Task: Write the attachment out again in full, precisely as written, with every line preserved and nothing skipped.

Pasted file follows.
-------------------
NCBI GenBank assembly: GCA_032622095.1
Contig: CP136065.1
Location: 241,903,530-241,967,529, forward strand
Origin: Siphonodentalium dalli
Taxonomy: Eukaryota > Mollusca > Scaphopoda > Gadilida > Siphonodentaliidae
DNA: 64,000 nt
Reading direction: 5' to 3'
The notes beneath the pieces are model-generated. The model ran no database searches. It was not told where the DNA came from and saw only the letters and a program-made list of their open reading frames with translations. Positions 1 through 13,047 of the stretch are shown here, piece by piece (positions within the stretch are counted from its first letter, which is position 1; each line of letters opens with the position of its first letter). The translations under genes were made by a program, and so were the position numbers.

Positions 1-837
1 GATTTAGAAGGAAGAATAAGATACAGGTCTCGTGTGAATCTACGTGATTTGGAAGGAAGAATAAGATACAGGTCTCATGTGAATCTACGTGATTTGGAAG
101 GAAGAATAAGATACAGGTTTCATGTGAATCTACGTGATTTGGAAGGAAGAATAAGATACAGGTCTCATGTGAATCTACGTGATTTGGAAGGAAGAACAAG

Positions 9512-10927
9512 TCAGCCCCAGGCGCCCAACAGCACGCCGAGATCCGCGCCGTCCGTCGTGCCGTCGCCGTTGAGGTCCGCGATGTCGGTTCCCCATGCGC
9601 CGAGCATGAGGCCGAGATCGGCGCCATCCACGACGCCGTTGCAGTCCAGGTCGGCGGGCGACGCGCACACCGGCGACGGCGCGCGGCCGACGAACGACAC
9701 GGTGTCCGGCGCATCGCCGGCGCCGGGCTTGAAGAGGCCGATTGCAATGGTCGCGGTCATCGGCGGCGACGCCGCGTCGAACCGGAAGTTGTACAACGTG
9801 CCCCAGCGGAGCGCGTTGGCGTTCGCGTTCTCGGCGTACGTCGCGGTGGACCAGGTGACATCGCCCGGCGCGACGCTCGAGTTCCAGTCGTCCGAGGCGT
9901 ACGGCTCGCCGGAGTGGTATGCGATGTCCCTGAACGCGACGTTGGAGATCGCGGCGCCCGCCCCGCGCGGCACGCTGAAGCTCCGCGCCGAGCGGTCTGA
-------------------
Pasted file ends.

NCBI GenBank assembly: GCA_032622095.1
Contig: CP136065.1
Location: 241,903,530-241,967,529, forward strand
Origin: Siphonodentalium dalli
Taxonomy: Eukaryota > Mollusca > Scaphopoda > Gadilida > Siphonodentaliidae
DNA: 64,000 nt
Reading direction: 5' to 3'
The notes beneath the pieces are model-generated. The model ran no database searches. It was not told where the DNA came from and saw only the letters and a program-made list of their open reading frames with translations. Positions 1 through 13,047 of the stretch are shown here, piece by piece (positions within the stretch are counted from its first letter, which is position 1; each line of letters opens with the position of its first letter). The translations under genes were made by a program, and so were the position numbers.

Positions 1-837
1 GATTTAGAAGGAAGAATAAGATACAGGTCTCGTGTGAATCTACGTGATTTGGAAGGAAGAATAAGATACAGGTCTCATGTGAATCTACGTGATTTGGAAG
101 GAAGAATAAGATACAGGTTTCATGTGAATCTACGTGATTTGGAAGGAAGAATAAGATACAGGTCTCATGTGAATCTACGTGATTTGGAAGGAAGAACAAG

Positions 9512-10927
9512 TCAGCCCCAGGCGCCCAACAGCACGCCGAGATCCGCGCCGTCCGTCGTGCCGTCGCCGTTGAGGTCCGCGATGTCGGTTCCCCATGCGC
9601 CGAGCATGAGGCCGAGATCGGCGCCATCCACGACGCCGTTGCAGTCCAGGTCGGCGGGCGACGCGCACACCGGCGACGGCGCGCGGCCGACGAACGACAC
9701 GGTGTCCGGCGCATCGCCGGCGCCGGGCTTGAAGAGGCCGATTGCAATGGTCGCGGTCATCGGCGGCGACGCCGCGTCGAACCGGAAGTTGTACAACGTG
9801 CCCCAGCGGAGCGCGTTGGCGTTCGCGTTCTCGGCGTACGTCGCGGTGGACCAGGTGACATCGCCCGGCGCGACGCTCGAGTTCCAGTCGTCCGAGGCGT
9901 ACGGCTCGCCGGAGTGGTATGCGATGTCCCTGAACGCGACGTTGGAGATCGCGGCGCCCGCCCCGCGCGGCACGCTGAAGCTCCGCGCCGAGCGGTCTGA